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PIERRE JULES CAVELIER (FRENCH, 1814-94)

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Pierre Jules Cavelier was born in August of 1814 and studied under both P. Delaroche and David D'Angers at the Ecole des Beaux-Arts after his entry in 1831.  In 1836 he won second prize at the Prix de Rome for his model of Death of Socrates and with his sculpture of Diomedes Removing the Image of the Goddes Pallas Athene from the Citadel of Troy he attained the Prix de Rome in 1842.  He was awarded two bronze medals (1842 and 1855) and the medal of honor in 1849, 1853, and 1861.  He later was appointed to a professorship at the Ecole des Beaux-Arts in 1864.  After returning from a five year stay in Rome, he was awarded commissions from the Louvre for the caryatids and crown of the Turgot Pavilion along with several other impressive decorative elements of the Louvre.  Furthermore, he received commissions for city hall, the Opera, the Palais Galliera, the churches of Notre Dame and many other notable Parisian buildings.  Ultimately he was elected to membership of the Institut des Beaux-Arts in 1865.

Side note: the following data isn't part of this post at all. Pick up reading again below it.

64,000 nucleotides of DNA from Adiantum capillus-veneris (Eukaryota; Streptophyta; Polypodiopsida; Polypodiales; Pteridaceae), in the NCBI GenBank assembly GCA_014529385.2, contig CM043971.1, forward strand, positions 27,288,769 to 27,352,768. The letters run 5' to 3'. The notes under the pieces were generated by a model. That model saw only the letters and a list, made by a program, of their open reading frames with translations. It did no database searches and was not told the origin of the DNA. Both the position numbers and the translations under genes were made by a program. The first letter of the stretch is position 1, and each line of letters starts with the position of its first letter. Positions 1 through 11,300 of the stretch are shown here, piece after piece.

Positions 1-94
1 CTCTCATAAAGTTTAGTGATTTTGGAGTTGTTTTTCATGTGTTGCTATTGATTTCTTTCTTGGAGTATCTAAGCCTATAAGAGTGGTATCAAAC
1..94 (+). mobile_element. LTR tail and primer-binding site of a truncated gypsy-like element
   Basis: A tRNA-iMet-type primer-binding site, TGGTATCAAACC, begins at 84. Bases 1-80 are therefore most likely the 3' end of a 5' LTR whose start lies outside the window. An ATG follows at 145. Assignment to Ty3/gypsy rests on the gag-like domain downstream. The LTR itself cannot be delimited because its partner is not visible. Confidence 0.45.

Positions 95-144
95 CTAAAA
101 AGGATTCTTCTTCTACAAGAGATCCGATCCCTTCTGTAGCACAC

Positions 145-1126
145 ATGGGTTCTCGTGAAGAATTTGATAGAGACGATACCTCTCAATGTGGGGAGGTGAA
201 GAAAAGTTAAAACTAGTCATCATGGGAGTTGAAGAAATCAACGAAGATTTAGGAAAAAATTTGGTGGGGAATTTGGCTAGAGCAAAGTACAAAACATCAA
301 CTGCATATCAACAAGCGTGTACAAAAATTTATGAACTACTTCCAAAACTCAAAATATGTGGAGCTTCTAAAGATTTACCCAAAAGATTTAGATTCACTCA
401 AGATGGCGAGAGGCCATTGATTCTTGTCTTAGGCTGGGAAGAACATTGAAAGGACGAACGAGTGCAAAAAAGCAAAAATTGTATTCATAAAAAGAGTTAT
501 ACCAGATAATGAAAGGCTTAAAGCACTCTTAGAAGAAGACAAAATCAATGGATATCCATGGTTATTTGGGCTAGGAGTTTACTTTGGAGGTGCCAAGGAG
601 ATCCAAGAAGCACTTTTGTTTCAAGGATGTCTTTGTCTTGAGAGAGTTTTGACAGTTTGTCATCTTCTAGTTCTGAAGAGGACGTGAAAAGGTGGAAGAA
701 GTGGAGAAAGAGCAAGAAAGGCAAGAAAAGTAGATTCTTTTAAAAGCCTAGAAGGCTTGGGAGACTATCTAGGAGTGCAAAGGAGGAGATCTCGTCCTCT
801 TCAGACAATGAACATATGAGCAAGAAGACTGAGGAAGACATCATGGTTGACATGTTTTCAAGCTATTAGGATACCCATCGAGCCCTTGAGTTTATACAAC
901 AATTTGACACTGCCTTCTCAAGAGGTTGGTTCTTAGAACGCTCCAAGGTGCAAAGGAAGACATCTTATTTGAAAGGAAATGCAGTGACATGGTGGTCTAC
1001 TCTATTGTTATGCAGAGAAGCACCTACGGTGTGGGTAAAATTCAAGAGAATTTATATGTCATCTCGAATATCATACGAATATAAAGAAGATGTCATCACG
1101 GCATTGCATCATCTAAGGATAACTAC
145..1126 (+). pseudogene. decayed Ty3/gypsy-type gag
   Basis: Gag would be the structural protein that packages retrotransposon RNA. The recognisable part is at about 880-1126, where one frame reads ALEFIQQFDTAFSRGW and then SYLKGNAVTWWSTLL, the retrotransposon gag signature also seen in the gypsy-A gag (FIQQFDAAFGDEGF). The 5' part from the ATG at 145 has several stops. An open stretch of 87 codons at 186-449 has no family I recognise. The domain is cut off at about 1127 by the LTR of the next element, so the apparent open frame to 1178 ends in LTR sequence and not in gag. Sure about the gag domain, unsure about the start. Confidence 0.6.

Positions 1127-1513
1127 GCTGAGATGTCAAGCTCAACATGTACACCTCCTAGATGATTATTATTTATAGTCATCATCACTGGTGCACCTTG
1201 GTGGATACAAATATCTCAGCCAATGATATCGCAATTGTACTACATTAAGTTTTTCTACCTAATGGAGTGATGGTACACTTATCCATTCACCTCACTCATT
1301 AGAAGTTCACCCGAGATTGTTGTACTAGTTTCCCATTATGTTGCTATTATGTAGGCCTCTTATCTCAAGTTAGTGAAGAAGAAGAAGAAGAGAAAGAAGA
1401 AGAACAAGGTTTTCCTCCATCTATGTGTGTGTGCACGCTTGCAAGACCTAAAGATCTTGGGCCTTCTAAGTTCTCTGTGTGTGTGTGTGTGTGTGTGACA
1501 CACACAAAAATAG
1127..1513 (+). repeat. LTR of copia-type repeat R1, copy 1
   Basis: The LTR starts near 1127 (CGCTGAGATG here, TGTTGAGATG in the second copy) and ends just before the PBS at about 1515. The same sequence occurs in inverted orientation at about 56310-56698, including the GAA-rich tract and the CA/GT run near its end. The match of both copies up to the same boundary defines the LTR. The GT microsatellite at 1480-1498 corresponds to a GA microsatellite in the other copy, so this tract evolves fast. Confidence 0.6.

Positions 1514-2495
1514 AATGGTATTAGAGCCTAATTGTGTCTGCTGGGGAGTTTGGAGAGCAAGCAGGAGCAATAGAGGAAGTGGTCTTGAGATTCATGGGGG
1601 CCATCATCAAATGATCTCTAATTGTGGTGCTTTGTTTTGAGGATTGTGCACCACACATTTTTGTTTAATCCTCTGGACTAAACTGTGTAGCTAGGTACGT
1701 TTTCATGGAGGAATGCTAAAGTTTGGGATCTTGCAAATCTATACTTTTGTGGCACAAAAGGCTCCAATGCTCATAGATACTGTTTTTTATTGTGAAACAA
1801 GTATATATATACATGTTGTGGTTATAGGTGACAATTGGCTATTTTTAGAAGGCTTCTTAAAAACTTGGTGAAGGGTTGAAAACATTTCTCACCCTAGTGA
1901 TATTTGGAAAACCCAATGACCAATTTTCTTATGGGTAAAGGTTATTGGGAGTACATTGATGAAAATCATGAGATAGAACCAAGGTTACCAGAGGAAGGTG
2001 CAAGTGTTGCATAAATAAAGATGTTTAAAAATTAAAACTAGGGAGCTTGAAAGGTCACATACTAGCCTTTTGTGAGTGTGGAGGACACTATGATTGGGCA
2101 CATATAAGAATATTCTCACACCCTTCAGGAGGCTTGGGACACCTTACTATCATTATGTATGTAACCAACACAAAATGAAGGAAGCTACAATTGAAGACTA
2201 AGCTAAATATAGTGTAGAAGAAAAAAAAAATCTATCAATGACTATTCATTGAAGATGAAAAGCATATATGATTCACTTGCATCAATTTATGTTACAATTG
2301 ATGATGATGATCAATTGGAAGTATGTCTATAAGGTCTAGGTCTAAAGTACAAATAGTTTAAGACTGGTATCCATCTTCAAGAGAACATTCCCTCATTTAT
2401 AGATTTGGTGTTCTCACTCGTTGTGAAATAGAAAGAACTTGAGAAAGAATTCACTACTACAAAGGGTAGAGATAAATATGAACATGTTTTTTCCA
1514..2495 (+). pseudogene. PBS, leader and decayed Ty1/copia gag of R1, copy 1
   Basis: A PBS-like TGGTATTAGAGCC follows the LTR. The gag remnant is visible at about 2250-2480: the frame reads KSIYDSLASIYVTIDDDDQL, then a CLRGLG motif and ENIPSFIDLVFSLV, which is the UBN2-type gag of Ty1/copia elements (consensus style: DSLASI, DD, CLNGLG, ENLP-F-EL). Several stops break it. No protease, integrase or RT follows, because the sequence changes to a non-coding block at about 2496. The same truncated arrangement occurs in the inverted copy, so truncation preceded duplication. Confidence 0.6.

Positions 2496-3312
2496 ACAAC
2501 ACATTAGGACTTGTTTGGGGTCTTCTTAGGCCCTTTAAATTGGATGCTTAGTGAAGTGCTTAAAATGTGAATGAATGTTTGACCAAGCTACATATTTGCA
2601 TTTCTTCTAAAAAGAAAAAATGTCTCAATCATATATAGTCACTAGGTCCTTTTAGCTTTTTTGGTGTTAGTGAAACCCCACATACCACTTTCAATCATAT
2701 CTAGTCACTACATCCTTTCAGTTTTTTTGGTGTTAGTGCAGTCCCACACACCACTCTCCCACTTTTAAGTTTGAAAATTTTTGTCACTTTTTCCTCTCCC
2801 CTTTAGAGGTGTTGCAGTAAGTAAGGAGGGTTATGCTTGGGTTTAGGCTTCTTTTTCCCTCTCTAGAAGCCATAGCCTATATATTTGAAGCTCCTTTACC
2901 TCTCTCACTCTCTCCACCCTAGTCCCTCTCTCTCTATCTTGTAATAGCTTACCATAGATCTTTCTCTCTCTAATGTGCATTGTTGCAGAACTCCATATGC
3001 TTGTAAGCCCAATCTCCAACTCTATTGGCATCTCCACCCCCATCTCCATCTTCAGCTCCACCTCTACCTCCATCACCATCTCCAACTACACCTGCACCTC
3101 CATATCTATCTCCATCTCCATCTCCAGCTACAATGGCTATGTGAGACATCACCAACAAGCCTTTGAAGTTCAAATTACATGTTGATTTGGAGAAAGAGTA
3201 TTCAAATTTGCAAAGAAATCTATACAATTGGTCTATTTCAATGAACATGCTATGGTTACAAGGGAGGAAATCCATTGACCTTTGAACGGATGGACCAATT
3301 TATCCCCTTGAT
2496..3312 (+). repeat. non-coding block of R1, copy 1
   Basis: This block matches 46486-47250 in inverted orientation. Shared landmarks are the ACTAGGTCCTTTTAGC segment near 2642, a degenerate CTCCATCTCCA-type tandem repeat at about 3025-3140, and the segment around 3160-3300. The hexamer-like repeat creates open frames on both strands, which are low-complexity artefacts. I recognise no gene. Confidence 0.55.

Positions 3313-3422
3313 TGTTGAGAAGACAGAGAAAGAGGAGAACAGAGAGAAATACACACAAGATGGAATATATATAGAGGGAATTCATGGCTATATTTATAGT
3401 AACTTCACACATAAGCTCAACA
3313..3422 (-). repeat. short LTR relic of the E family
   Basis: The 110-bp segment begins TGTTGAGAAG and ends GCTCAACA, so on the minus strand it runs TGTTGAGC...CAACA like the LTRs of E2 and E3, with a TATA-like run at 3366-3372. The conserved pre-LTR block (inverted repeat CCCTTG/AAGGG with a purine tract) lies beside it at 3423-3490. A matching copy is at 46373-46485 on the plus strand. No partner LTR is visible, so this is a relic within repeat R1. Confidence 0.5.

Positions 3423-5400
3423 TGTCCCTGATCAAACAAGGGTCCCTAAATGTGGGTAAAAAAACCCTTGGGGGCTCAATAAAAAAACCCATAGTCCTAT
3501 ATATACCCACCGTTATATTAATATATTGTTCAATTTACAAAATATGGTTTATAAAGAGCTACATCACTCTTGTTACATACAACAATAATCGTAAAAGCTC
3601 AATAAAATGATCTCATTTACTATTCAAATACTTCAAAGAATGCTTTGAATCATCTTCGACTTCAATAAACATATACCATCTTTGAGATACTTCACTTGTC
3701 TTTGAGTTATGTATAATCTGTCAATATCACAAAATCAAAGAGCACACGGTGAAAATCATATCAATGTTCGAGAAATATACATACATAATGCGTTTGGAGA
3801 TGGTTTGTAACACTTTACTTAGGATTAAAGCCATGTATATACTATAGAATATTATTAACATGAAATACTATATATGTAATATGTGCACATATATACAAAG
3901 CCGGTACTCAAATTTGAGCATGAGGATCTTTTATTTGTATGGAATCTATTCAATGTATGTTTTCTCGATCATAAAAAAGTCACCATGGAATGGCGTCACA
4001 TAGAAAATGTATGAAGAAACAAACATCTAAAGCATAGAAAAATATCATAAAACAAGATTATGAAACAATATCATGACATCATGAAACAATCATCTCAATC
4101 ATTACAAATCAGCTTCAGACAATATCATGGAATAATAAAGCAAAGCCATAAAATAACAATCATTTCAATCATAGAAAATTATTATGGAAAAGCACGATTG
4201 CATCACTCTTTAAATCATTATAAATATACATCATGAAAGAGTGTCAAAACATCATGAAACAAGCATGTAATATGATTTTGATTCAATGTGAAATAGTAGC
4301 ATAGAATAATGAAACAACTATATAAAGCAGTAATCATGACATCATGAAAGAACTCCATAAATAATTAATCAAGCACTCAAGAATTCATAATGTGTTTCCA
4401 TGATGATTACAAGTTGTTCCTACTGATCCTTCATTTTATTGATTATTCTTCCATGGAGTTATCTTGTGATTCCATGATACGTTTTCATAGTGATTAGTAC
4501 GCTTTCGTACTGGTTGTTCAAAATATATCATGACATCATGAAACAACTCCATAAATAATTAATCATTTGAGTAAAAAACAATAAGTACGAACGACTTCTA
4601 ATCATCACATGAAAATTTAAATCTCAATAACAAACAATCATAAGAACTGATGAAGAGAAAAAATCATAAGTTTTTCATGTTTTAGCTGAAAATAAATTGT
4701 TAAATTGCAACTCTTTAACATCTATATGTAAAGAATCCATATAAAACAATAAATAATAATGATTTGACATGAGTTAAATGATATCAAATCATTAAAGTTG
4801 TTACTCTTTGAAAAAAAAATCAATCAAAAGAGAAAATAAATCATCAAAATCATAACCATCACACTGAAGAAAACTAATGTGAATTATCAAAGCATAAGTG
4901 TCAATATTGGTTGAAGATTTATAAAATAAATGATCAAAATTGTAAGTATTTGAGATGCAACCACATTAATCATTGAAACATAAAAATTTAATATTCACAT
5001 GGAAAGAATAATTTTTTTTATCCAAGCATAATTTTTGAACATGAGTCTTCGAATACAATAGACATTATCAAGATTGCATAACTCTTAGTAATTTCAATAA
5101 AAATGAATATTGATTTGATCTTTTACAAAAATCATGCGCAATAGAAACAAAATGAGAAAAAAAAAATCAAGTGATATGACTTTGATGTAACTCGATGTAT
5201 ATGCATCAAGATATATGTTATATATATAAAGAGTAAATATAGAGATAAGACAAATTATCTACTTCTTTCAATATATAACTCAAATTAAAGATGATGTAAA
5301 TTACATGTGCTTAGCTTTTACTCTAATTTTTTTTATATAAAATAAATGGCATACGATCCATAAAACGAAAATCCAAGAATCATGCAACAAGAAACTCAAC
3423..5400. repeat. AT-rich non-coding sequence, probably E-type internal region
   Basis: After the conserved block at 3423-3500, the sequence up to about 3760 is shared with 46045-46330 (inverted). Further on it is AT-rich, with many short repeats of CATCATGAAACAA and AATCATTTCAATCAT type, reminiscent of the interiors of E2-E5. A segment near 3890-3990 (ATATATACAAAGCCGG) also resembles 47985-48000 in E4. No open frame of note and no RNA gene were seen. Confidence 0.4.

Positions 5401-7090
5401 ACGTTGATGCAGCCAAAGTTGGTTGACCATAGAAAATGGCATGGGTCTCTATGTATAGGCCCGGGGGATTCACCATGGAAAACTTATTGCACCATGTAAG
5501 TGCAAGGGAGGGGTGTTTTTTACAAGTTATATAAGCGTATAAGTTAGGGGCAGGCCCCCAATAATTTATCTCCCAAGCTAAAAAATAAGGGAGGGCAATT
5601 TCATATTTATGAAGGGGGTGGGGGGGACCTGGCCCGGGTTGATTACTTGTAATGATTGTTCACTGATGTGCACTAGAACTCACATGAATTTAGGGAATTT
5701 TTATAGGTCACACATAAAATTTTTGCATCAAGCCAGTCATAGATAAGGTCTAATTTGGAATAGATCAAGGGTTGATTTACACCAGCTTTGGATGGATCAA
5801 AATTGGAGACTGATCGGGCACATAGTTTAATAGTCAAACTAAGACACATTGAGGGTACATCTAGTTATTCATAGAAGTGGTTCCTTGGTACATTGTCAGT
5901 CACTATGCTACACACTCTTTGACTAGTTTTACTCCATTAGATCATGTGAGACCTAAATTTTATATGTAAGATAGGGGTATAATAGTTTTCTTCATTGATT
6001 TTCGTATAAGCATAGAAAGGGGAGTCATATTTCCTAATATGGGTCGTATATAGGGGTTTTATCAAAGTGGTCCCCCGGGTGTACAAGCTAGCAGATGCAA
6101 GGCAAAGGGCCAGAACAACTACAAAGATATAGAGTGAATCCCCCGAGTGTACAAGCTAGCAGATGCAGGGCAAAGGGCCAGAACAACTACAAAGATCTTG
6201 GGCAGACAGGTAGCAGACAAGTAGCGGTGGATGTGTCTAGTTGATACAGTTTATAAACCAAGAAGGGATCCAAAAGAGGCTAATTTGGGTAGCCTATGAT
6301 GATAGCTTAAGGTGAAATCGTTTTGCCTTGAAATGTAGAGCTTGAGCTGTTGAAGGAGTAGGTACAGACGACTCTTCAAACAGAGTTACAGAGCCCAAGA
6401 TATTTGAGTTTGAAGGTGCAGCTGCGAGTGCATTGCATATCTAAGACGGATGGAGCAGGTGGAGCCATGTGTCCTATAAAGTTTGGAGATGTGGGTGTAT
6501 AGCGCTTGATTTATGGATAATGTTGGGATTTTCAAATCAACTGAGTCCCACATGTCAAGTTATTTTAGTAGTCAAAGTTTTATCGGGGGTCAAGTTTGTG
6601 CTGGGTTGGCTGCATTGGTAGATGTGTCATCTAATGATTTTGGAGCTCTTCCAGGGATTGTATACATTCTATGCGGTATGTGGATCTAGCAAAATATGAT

Literature:

  • E. Benezit Dictionary of Artists, vol. III, Grund, p. 621-22
  • Catalogue des Bronzes d'Art, F. Barbedienne, 1886, p. 41